The distribution of primes in the large, such as the question how many primes are smaller than a given, large threshold, is described by the prime number theorem, but no efficient formula for the n-th prime is known.
There are arbitrarily long sequences of consecutive non-primes, as for every positive integer the consecutive integers from to (inclusive) are all composite (as is divisible by for between and ).
Dirichlet's theorem on arithmetic progressions, in its basic form, asserts that linear polynomials
with coprime integers a and b take infinitely many prime values. Stronger forms of the theorem state that the sum of the reciprocals of these prime values diverges, and that different such polynomials with the same b have approximately the same proportions of primes.
The corresponding question for quadratic polynomials is less well-understood.
Formulas for primes
are prime for any natural number n. Here represents the floor function, i.e., largest integer not greater than the number in question. The latter formula can be shown using Bertrand's postulate (proven first by Chebyshev), which states that there always exists at least one prime number p with n < p < 2n − 2, for any natural number n > 3. However, computing A or μ requires the knowledge of infinitely many primes to begin with. Another formula is based on Wilson's theorem and generates the number 2 many times and all other primes exactly once.
There is no non-constant polynomial, even in several variables, that takes only prime values. However, there is a set of Diophantine equations in 9 variables and one parameter with the following property: the parameter is prime if and only if the resulting system of equations has a solution over the natural numbers. This can be used to obtain a single formula with the property that all its positive values are prime.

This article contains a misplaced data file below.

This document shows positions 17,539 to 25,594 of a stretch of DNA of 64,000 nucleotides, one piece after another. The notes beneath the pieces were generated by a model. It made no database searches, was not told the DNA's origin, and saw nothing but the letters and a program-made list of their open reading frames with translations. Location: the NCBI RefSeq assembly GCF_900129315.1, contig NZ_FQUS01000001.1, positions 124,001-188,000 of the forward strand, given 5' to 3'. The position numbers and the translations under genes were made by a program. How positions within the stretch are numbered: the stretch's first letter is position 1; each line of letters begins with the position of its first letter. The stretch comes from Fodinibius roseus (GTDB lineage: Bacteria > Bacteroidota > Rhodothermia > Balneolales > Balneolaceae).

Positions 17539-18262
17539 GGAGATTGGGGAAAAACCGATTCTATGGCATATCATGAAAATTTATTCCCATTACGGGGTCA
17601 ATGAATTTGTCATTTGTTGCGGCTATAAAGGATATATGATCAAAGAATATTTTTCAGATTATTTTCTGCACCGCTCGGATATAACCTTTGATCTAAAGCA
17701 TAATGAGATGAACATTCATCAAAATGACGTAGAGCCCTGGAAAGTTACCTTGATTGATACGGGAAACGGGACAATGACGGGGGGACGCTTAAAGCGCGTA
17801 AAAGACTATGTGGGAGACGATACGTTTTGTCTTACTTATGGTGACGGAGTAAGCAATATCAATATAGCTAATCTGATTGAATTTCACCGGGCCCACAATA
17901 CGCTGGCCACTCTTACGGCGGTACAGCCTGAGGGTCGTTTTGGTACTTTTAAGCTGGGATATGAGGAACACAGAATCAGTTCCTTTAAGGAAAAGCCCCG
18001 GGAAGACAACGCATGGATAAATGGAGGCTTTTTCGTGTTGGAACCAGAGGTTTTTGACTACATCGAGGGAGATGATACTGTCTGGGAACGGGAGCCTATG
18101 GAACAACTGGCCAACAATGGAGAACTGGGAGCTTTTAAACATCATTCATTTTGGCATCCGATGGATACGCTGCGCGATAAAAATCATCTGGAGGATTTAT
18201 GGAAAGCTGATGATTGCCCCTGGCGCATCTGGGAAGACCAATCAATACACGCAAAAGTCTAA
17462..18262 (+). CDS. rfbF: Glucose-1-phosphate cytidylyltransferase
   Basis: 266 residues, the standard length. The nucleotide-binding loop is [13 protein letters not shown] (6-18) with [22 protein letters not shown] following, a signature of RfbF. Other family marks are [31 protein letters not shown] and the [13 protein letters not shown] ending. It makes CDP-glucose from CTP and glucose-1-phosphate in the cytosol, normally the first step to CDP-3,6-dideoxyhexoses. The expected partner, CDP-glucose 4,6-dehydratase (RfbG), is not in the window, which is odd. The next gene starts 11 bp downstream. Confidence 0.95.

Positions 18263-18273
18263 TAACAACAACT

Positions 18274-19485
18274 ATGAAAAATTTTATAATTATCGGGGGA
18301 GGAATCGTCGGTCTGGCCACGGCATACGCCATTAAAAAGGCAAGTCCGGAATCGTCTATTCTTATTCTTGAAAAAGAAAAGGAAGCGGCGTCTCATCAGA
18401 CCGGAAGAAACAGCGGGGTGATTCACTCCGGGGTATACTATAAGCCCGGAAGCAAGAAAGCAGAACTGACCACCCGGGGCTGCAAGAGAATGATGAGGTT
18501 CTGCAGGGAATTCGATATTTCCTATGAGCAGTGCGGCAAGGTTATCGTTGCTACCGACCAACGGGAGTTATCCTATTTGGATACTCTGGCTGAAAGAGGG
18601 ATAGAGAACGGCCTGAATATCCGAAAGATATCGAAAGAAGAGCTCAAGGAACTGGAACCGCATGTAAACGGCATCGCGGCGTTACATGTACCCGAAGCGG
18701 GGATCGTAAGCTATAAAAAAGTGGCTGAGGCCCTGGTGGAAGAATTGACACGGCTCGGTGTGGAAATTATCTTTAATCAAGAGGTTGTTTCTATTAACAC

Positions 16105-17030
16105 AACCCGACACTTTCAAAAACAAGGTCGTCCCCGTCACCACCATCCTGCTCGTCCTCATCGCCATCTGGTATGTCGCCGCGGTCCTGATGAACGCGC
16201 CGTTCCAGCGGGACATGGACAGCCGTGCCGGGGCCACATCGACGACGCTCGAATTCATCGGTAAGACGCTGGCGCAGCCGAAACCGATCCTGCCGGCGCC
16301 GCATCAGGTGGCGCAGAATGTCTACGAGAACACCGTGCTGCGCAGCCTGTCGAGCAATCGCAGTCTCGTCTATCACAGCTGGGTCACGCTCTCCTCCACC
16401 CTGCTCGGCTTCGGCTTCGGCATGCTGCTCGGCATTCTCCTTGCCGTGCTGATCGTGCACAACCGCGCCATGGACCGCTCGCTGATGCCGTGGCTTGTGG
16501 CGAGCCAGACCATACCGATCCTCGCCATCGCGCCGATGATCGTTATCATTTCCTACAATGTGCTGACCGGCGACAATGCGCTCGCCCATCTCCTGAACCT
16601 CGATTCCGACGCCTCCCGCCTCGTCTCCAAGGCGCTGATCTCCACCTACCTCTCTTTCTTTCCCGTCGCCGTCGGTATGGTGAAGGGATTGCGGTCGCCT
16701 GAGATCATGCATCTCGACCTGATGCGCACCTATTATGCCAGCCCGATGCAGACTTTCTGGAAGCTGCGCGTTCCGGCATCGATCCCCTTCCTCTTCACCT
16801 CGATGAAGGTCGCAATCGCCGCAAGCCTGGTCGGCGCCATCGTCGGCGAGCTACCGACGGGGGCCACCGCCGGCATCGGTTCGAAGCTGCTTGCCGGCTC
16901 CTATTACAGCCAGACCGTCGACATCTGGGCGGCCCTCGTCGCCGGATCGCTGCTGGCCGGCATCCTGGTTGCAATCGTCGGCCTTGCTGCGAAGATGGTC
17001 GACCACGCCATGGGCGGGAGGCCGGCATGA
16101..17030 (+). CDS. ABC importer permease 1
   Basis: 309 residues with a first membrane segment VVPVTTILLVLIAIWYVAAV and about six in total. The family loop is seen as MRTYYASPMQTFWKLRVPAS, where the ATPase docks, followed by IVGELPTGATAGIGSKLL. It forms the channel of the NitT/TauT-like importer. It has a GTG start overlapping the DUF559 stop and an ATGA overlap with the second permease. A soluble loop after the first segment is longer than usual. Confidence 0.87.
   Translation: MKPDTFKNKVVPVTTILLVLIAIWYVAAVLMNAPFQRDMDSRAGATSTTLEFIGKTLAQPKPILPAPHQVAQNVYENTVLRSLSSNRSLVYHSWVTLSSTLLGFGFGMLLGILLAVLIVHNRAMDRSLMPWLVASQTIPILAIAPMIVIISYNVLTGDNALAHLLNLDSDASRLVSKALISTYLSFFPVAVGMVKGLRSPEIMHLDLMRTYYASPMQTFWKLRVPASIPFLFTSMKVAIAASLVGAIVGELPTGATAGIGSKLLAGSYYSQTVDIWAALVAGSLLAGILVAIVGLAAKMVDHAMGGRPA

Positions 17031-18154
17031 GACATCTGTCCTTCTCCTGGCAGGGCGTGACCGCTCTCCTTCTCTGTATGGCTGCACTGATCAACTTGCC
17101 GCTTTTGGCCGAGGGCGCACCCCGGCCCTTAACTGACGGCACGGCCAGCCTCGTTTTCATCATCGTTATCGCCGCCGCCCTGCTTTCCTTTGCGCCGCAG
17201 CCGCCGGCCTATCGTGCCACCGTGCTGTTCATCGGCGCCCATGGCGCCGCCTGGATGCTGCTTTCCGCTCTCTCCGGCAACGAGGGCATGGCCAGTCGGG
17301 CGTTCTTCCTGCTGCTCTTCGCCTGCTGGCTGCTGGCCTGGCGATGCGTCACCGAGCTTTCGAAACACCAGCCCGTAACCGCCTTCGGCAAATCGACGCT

Number of prime numbers below a given number
The prime counting function π(n) is defined as the number of primes not greater than n. For example, π(11) = 5, since there are five primes less than or equal to 11. There are known algorithms to compute exact values of π(n) faster than it would be possible to compute each prime up to n. The prime number theorem states that π(n) is approximately given by
in the sense that the ratio of π(n) and the right hand fraction approaches 1 when n grows to infinity. This implies that the likelihood that a number less than n is prime is (approximately) inversely proportional to the number of digits in n. A more accurate estimate for π(n) is given by the offset logarithmic integral
The prime number theorem also implies estimates for the size of the n-th prime number pn (i.e., p1 = 2, p2 = 3, etc.): up to a bounded factor, pn grows like n log(n). In particular, the prime gaps, i.e. the differences pn − pn−1 of two consecutive primes, become arbitrarily large. This latter statement can also be seen in a more elementary way by noting that the sequence n! + 2, n! + 3, …, n! + n (for the notation n! read factorial) consists of n − 1 composite numbers, for any natural number n.